World Stock Exchanges – South Africa JSE

World Stock Exchanges – South Africa JSE

Johannesburg Stock Exchange Limited
NYSE Logo
Johannesburg Stock Exchange.jpg
Type Stock exchange
Location Johannesburg, South Africa
Coordinates 26.10190°S 28.05735°E
Founded November 8, 1887
Key people Nicky Newton-King (CEO)
Currency Rand
No. of listings 472
MarketCap US$579.1 billion
Indexes FTSE/JSE
Website http://www.jse.co.za

World Stock Exchanges – South Africa JSE

JSE Limited (previously the JSE Securities Exchange and the Johannesburg Stock Exchange)[1] is the largest stock exchange in Africa. It is situated at the corner of Maude Street and Gwen Lane in Sandton, JohannesburgSouth Africa. In 2003 the JSE had an estimated 472 listed companies and a market capitalisation of US$182.6 billion (€158 billion), as well as an average monthly traded value of US$6.399 billion(€5.5 billion). As of 30 September 2006, the market capitalisation of the JSE was at US$579.1 billion. The JSE is presently the 16th largest stock exchange worldwide.[clarification needed]

The JSE is planning to create a pan-African exchange by initially enabling investors to trade in shares from Ghana,NamibiaZimbabwe and Zambia. Later it intends to expand this across the rest of Africa.

History

The discovery of gold on the Witwatersrand in 1886 led to many mining and financial companies opening and a need soon arose for a stock exchange.

The Johannesburg Exchange & Chambers Company was established by a London businessman, Benjamin Minors Woollan and housed at the corner of Commissioner and Simmonds Streets. Out of this the JSE was born on November 8, 1887. By 1890 the trading hall became too small and had to be rebuilt but this too was outgrown. Trading then moved into the street. The Mining Commissioner closed off Simmonds Street between Market Square and Commissioner Street by means of chains.

In 1903, a new building was built for the JSE on Hollard Street. It was a storey building that took up an entire whole city block bounded by Fox and Main, Hollard and Sauer Streets.

After World War II, it became apparent that this building was again inadequate and in 1947 the decision was made to rebuild the stock exchange. It took 11 years before construction began and in February 1961 the second exchange at Hollard Street was officially opened. By 1963, the JSE became a member of the Federation International Bourses de Valeurs (FIBV).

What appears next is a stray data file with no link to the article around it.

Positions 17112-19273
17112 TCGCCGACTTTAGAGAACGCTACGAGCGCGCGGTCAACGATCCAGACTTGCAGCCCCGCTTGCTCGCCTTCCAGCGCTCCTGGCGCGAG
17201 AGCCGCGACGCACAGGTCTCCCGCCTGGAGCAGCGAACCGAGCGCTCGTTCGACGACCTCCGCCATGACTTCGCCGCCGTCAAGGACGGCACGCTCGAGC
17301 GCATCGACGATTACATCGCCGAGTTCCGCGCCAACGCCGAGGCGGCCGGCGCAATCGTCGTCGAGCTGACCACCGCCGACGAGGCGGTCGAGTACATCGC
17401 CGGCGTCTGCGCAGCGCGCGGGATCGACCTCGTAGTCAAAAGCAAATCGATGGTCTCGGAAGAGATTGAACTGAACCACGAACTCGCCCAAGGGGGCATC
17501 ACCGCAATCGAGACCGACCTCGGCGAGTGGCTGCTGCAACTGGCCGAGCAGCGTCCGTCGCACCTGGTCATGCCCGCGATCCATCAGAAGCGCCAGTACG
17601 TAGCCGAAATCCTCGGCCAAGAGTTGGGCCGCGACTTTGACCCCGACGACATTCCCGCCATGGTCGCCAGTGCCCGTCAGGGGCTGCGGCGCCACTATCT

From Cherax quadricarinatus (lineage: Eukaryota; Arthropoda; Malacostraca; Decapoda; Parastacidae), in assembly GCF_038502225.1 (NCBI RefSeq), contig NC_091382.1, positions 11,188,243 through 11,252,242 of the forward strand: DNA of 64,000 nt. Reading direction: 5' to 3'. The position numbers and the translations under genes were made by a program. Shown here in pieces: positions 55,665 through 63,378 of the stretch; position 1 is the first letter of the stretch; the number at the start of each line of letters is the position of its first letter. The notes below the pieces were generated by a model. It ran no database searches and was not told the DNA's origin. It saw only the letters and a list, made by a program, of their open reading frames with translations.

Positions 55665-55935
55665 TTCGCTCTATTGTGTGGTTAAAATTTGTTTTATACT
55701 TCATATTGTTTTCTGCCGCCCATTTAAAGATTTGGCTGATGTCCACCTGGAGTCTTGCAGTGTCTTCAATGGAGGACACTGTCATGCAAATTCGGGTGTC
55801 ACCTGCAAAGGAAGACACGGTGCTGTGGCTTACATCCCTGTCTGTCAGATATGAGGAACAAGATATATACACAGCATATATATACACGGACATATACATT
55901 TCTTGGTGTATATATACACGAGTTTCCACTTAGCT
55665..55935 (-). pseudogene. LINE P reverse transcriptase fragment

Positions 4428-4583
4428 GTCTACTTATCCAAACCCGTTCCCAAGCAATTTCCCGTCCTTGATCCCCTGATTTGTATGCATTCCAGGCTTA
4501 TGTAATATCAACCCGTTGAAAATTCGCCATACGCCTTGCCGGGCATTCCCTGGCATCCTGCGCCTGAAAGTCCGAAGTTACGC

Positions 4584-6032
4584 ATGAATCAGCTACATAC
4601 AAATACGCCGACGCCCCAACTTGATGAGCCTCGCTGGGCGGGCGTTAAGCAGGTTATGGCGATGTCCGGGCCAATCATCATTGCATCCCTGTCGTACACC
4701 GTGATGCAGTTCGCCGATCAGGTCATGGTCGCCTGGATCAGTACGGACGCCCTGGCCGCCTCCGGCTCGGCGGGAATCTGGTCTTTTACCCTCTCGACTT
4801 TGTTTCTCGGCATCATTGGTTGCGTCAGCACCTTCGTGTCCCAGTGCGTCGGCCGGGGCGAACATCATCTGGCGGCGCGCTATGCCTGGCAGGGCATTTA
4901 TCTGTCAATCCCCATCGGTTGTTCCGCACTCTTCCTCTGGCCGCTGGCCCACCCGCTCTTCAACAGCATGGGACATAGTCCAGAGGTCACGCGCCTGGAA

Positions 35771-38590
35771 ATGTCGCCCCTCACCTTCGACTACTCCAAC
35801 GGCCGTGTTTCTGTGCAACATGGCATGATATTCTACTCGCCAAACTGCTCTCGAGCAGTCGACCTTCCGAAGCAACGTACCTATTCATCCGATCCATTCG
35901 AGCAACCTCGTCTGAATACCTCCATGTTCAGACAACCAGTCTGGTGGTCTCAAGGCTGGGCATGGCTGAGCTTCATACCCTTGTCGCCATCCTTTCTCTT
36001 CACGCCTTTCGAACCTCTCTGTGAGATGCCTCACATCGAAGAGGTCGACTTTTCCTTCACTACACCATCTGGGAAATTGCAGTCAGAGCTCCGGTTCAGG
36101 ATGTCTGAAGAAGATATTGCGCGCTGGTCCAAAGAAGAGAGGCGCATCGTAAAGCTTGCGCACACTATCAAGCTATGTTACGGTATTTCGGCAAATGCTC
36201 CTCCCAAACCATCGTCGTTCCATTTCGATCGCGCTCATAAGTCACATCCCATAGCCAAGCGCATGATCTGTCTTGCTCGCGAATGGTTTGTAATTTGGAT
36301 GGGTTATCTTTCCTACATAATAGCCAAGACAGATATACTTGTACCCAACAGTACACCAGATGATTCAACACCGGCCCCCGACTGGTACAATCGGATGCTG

In 1978, the JSE took up residence at 17 Diagonal Street near Kerk Street, Johannesburg. 1993 saw the JSE become an active member of the African Stock Exchanges Association. After 108 years, the open outcry system of trading was changed to an electronic system on June 7, 1996.

In September 2000, the Johannesburg Securities Exchange moved to its present location in Sandton, Gauteng and changed its official name to the JSE Securities Exchange.

In 2001 an agreement was struck with the London Stock Exchange enabling cross-dealing between the two bourses[2] and replacing the JSE’s trading system with that of the LSE.[3]

[edit]About the JSE

The JSE provides a market where securities can be traded freely under a regulated procedure. It not only channels funds into the economy, but also provides investors with returns on investments in the form of dividends.

The exchange successfully fulfils its main function—the raising of primary capital—by rechannelling cash resources into productive economic activity, thus building the economy while enhancing job opportunities and wealth creation.

The exchange is directed by an honorary committee of 16 people, all with full voting rights. The elected stockbroking members, who cannot number less than eight or more than eleven, may appoint an executive president and five outside members to the committee. Policy decisions are made by the committee and carried out by a full-time executive committee headed by the executive president.

The JSE is governed by its members but through their use of JSE services and facilities, these members are also customers of the Exchange. Although there is only one stock exchange in South Africa, the Stock Exchanges Control Act (repealed by the Securities Services Act of 2004) does allow for the existence and operation of more than one exchange. Each year the JSE must apply to the Minister of Finance for an operating license which vests external control of the exchange in the FSB.

Source : http://en.wikipedia.org/wiki/JSE_Limited



Leave a Reply

Fill in your details below or click an icon to log in:

WordPress.com Logo

You are commenting using your WordPress.com account. Log Out / Change )

Twitter picture

You are commenting using your Twitter account. Log Out / Change )

Facebook photo

You are commenting using your Facebook account. Log Out / Change )

Google+ photo

You are commenting using your Google+ account. Log Out / Change )

Connecting to %s